THE PERSONALITY OF THE SEA RANCH
[Excerpt from wikipedia.org] https://en.wikipedia.org/wiki/Sea_Ranch,_California

Sea Ranch is noted for its distinctive architecture, which consists of simple timber-frame structures clad in wooden siding or shingles. The building typology of the Sea Ranch draws on the local agricultural buildings for inspiration, in the way that those buildings are designed to deal with prevailing weather and topography. Originally, the Sea Ranch had local lumber mills to draw on for the Douglas Fir and Redwood used in the homes. The majority of the 1800 or so homes currently finished are smaller second homes, though there is also a small contingent of about 300 full-time residents.

Approximately half the homes are rented as weekend rentals. The eventual build out will consist approximately 2400 homes- the number varies as some current owners purchase adjacent vacant lots and merge the two, to preserve open space. The buildings could be considered as a hybrid of modern and vernacular architecture, also known as the “Third Bay Tradition” also referred to as “Sea Ranch” style.

The original design guidelines suggest that buildings have a site specific relationship with the landscape, although this is more difficult as the development approaches build out, and a lot of the newer homes are actually in-fill between already developed lots. The Sea Ranch specific design review requirements include various design guidelines so that the buildings become part of the landscape, not subordinate to it, but do not dominate either. Details such as exteriors of unpainted wood or muted stains, a lack of overhanging eaves, and baffles on exterior lighting subdue the appearance of the buildings in the landscape. Lighting is also baffled to minimize nighttime light pollution; there are no street lights, and the night sky is dazzling. The lack of roof overhangs is also intended to allow the near-constant strong breezes to pass over the buildings without the turbulence the overhangs would create. The Sea Ranch design review process has no impact on the interiors of the buildings, but all construction is subject to Sonoma County Permit and Resource Management oversight.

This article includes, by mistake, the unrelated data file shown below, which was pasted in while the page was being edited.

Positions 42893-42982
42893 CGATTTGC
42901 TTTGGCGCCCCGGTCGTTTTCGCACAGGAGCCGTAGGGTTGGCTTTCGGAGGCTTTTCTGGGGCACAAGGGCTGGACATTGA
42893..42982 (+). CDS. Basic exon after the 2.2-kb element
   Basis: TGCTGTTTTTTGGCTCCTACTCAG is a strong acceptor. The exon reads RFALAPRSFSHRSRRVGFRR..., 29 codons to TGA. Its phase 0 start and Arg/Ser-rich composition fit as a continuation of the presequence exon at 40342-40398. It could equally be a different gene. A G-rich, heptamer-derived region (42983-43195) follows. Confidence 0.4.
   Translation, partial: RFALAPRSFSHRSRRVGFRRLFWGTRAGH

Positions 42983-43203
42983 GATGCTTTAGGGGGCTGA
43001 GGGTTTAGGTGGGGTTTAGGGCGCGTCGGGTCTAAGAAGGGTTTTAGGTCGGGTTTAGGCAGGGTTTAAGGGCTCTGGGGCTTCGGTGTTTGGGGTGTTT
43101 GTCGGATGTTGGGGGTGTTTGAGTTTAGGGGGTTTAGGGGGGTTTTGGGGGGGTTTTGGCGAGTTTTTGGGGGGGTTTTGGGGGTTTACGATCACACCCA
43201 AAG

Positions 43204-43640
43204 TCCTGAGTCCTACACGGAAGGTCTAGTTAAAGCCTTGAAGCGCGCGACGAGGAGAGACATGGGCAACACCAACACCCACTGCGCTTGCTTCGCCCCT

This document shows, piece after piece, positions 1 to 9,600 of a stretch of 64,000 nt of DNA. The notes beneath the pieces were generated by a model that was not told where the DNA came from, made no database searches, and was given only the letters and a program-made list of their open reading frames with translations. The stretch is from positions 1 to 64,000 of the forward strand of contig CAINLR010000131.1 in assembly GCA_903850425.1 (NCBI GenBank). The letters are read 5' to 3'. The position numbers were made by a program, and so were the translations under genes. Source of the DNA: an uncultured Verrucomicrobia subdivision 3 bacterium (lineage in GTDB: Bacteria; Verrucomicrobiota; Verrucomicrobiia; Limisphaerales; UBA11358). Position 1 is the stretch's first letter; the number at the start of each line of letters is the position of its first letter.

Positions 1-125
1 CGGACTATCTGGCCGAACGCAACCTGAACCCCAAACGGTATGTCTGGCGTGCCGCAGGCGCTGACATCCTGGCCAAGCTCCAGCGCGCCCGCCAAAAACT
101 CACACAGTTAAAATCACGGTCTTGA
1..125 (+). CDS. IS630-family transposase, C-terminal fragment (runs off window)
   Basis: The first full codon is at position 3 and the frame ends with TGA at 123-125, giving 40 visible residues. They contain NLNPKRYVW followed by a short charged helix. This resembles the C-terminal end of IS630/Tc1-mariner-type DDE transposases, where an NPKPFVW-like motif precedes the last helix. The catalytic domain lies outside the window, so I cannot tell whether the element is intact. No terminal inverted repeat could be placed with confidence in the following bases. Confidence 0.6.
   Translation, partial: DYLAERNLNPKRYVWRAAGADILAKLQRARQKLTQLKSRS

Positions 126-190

Landscaping in The Sea Ranch is regulated by a design manual which prohibits perimeter fences and limits non-indigenous plants to screened courtyards. A herd of sheep is used to keep grass cut low to the ground to reduce the threat of fire during the summer months.

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